French interior minister to sue Nice policewoman over claims of flawed security on Bastille Day

© Eric Gaillard
Bernard Cazeneuve may sue police officer Sandra Bertin after she claimed that the Bastille Day celebrations in Nice were severely mismanaged by the government. Cazeneuve called her statement an “unworthy accusation” and “useless speculation.”

The minister’s office pledged “transparency and truth” in the probe into why the terrorist Mohamed Lahouaiej Bouhlel was able to slam the truck through the crowd, driving at 90kph and killing 84.

Sandra Bertin, a local police officer and also the head of the Center for Urban Supervision in Nice [Centre de supervision urbain, CSU, in French], as well as secretary-general of a Nice public servants union, told about the blood-chilling carnage in an interview for Journal du Dimanche.

“I will remember this time for the rest of my life: 10:33pm,” Bertin said. “It [the truck] was going at 90kph without lights, and it wasn’t possible to hear it due to all the noise.

“The truck dodged the municipal police barrier. The team couldn’t stop it. You can’t burst the tires of a 19-tonner with a revolver. Then other municipal police in plainclothes in the crowd were confronted with it,” she said.

The problem was the light weapons provided for those police officers, she added.

“If they’d been armed like our national police colleagues, just as they demanded [from the French Interior Ministry], they could have stopped it. Finally the truck came to where the national police officers were who shot and neutralized it.”

Bertin also said that she didn’t see the national police officers on the CCTV footage when the massacre began. This point is in line with Cazeneuve’s statements on Thursday that it was lightly-armed local police who guarded the entrance to a pedestrian zone on the embankment when the attack started.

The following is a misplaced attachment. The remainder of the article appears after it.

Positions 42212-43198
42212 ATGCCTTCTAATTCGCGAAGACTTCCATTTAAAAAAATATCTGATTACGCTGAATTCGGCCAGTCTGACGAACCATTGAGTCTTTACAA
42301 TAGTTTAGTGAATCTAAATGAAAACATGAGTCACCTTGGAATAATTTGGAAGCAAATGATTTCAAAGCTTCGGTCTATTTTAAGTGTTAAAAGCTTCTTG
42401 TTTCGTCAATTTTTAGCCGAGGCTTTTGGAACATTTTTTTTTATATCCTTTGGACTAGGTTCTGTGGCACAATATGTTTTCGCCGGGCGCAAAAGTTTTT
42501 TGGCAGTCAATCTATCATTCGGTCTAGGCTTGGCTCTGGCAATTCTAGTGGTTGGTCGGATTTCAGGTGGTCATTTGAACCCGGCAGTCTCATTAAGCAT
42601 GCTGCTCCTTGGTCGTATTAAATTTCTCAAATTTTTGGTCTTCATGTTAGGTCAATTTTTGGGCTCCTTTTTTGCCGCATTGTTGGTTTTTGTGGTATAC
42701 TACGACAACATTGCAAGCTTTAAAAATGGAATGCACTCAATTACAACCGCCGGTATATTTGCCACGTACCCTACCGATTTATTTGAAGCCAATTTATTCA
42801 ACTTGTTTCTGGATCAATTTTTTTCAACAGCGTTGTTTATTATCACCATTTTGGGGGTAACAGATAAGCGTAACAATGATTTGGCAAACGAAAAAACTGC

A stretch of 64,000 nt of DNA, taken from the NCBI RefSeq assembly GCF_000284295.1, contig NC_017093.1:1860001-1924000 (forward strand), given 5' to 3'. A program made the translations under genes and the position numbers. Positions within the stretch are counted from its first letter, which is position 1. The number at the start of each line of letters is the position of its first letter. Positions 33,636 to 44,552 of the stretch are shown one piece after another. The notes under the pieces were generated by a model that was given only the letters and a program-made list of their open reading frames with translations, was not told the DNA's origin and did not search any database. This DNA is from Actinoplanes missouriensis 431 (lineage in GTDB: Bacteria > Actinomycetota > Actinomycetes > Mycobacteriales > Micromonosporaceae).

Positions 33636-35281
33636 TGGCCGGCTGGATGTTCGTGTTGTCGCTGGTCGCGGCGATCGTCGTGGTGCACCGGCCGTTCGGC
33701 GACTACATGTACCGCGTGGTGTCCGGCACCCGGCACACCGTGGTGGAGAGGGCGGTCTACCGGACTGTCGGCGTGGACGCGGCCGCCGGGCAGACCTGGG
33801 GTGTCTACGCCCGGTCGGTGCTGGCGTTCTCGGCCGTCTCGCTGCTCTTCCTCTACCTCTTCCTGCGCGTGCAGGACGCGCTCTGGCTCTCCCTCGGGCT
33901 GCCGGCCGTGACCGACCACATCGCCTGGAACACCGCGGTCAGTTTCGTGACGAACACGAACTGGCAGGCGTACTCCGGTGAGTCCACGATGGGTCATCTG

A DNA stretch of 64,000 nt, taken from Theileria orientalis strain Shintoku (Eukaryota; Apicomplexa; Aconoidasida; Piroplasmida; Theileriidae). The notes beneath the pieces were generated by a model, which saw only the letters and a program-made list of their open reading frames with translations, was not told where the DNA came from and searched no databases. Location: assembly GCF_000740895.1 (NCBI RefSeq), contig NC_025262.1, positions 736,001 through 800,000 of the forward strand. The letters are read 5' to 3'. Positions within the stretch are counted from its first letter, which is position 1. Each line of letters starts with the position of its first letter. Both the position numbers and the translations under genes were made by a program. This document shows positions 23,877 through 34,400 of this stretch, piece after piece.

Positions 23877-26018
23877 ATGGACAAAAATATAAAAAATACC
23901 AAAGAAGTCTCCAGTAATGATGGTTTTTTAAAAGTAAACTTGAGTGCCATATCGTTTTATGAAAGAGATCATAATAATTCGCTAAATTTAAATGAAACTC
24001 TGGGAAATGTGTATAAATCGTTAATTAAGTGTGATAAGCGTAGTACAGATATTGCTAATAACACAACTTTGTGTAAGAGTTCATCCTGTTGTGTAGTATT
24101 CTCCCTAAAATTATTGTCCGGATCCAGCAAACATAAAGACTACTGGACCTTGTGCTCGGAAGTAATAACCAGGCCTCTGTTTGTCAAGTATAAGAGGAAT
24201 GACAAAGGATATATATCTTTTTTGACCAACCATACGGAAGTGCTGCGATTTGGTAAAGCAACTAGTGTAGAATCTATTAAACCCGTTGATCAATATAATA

The next day Sandra Bertin was put on the phone to the Interior Ministry, when according to her, a “hurried person” asked about the whereabouts of local municipal police officers at the event, national police officers and the locations of barriers. Bertin, in her turn, said that she would only describe the things she saw.

The woman was "asked to send her report… but in modifiable form.”

“I was harassed for an hour. I was ordered to include the specific positions of the national police, who I hadn’t seen on the screens,” she said. But Bertin also sent a non-modifiable .pdf version.

A few days later, “the antiterrorist branch ordered me to erase the film of six cameras that I mentioned in my report that had captured the massacre … to prevent them being seen by the public,” Bertin said.

“It will be very useful if Madame Sandra Bertin could be questioned by the investigators and could give them the names and positions of the people she is accusing, the emails she is talking about and their contents,” Cazeneuve said in a statement following the publication of Bertin's interview.

He added that “unworthy accusations” constitute “the virulent polemic that certain elected representatives in Nice have wanted to encourage and feed every day since the terrible July 14 attack.”

Bertin’s statement has been supported by Nice Mayor Christiane Estrosi, who posted on Twitter, “I don’t accept it that Interior Minister Bernard Cazeneuve insults the elected [officials]. We demand answers and the truth.”

On Friday, Nice authorities refused to delete the footage, after having received an official request from SDAT anti-terrorist body. The letter didn’t outline the reason to destroy the images.

An official with the national police told AP that the request had been motivated by concern that the images could leak and be used for jihadist propaganda.

The truck attack on the Promenade des Anglais in Nice saw 84 killed and hundreds injured. Four men and a woman are currently under investigation for their alleged complicity in the massacre, with no direct connection with Islamic State (IS, formerly ISIS) established as of now.